Another anti-inflammatory phytonutrient in watermelon is cucurbitacin E, or tripterpenoid, which blocks the activity of pain-, fever- and inflammation-causing enzyme cyclooxygenase. Cucurbitacin E also neutralizes nitrogen-containing molecules in the body.
The nutrients are very similar throughout the entire watermelon and not concentrated in the darker red center as some people believe. In fact, the white rind, which isn’t normally eaten, has some of the highest nutrient concentrations.
However, consume watermelon in moderation because it contains fructose, which may be harmful to your health in excessive amounts.
Watermelon Nutrition Facts
Serving Size: 3.5 ounces (100 grams), raw
|Calories from Fat
*Percent Daily Values are based on a 2,000 calorie diet. Your daily values may be higher or lower depending on your calorie
Studies Done on Watermelon
Scientists say watermelon has ingredients that deliver beneficial effects to the body’s blood vessels and may even increase libido. Phytonutrients with the ability to relax blood vessels (and maybe even prevent erectile dysfunction) include lycopene, betacarotene, and the more unfamiliar citrulline, which converts to arginine, an amino acid. When this compound is ingested, it dramatically strengthens the heart and circulation system. This may also serve in the treatment of angina, high blood pressure, and other cardiovascular ailments.1
Four men and five postmenopausal women ages 51 to 57 – hypertensive but otherwise healthy – received therapeutic doses of watermelon in a test to determine its effectiveness against pre-hypertension. Scientists found improved arterial function and lowered aortic blood pressure in all nine participants, and reported that in addition to the vascular benefits, eating watermelon may even help reduce serum glucose levels and prevent prehypertension from progressing to full-blown hypertension, a major risk factor for heart attacks and strokes.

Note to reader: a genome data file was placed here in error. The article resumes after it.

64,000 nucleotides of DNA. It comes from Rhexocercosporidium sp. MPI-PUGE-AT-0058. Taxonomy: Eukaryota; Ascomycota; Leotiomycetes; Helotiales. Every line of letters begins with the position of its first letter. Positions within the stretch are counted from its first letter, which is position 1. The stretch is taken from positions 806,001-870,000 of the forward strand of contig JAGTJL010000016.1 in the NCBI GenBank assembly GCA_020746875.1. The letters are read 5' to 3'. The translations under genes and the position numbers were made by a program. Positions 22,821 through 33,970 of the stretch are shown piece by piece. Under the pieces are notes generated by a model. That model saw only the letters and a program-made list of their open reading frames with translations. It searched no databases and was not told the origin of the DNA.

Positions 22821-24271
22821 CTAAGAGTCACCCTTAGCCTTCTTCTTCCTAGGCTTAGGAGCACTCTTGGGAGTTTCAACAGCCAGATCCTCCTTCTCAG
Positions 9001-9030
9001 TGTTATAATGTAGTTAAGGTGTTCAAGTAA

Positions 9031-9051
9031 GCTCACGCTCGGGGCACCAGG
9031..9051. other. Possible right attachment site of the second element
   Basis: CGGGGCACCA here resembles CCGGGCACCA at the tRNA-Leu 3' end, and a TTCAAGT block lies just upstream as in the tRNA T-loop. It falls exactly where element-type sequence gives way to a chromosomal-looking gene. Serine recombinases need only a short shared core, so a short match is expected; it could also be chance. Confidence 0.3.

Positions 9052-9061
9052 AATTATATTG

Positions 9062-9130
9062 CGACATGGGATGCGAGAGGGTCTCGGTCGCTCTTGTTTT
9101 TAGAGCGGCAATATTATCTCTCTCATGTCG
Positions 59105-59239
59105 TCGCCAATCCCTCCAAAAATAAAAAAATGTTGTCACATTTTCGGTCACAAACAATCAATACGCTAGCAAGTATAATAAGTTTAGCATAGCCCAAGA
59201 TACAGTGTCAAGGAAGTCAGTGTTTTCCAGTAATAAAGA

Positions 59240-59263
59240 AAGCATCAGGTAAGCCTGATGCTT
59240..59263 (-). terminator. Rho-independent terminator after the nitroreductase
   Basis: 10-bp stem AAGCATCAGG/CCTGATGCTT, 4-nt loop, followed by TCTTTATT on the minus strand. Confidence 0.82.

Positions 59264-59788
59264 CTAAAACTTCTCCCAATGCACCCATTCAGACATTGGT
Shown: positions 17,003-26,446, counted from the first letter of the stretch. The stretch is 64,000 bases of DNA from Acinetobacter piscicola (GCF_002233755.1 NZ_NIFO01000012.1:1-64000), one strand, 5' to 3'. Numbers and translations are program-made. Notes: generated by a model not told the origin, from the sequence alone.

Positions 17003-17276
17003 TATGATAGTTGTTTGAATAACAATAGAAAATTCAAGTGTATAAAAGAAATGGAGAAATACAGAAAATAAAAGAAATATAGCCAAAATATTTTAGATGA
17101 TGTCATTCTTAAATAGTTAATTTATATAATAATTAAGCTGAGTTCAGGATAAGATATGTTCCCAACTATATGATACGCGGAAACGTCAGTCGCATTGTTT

Because of the encouraging evidence generated by the study, continued research with a much larger group of participants was determined to be warranted.2
Watermelon Fun Facts
Of course, there’s a National Watermelon Promotion Board. It reports various interesting watermelon facts, such as the world’s heaviest watermelon, grown in Arkansas in 2005 and weighing in at 268 pounds.
A hint for growers: a pale or buttery yellow spot on the bottom of a watermelon indicates ripeness.
With its vines running first through Africa 3,000 years before the Common Era, watermelons were well-sprouted throughout Asia and Europe before being brought to the Americas with the colonists. This gigantic and lusciously sweet fruit is a member of the cucumber family, and requires honeybees for pollination.
Nutritionally, while vitamin A and C content is significant, it’s the lycopene that takes the prize for what it does for the body, which includes anti-inflammation bone health and an ability to neutralize harmful free radicals.
Another phytochemical is citrulline, which converts to arginine for heart and immune system health. Arginine can prevent obesity and type 2 diabetes, and removes ammonia and other toxicities from the body.
Luckily, this is one fruit you’ll have no trouble getting anyone to try as it’s the hands-down favorite among kids and adults alike.